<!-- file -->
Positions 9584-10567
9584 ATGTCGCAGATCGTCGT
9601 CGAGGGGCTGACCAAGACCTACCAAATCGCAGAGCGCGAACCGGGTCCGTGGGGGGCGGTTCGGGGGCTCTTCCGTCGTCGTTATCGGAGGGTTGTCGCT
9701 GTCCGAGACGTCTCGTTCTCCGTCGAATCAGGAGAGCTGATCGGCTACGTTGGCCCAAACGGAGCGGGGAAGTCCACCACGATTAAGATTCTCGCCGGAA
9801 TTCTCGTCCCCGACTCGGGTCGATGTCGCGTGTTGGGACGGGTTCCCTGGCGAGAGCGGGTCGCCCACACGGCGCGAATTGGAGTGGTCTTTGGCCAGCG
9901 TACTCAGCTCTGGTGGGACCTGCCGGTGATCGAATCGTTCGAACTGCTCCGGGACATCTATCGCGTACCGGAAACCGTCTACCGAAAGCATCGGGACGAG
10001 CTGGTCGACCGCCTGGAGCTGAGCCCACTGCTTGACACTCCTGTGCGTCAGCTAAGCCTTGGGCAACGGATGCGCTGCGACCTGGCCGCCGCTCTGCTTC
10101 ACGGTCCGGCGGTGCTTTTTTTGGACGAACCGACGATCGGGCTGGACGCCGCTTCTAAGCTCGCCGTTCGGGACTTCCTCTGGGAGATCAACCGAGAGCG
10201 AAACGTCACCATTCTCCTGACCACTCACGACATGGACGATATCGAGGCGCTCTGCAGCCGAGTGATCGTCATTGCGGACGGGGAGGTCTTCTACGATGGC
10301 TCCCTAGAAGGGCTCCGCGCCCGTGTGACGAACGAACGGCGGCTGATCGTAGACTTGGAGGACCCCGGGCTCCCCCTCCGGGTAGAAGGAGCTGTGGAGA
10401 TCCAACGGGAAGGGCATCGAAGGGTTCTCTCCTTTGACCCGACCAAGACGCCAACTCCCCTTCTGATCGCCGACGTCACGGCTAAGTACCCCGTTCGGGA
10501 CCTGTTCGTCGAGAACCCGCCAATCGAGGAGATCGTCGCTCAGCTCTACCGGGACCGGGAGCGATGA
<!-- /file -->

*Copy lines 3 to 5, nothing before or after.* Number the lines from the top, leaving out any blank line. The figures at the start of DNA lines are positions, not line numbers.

9601 CGAGGGGCTGACCAAGACCTACCAAATCGCAGAGCGCGAACCGGGTCCGTGGGGGGCGGTTCGGGGGCTCTTCCGTCGTCGTTATCGGAGGGTTGTCGCT
9701 GTCCGAGACGTCTCGTTCTCCGTCGAATCAGGAGAGCTGATCGGCTACGTTGGCCCAAACGGAGCGGGGAAGTCCACCACGATTAAGATTCTCGCCGGAA
9801 TTCTCGTCCCCGACTCGGGTCGATGTCGCGTGTTGGGACGGGTTCCCTGGCGAGAGCGGGTCGCCCACACGGCGCGAATTGGAGTGGTCTTTGGCCAGCG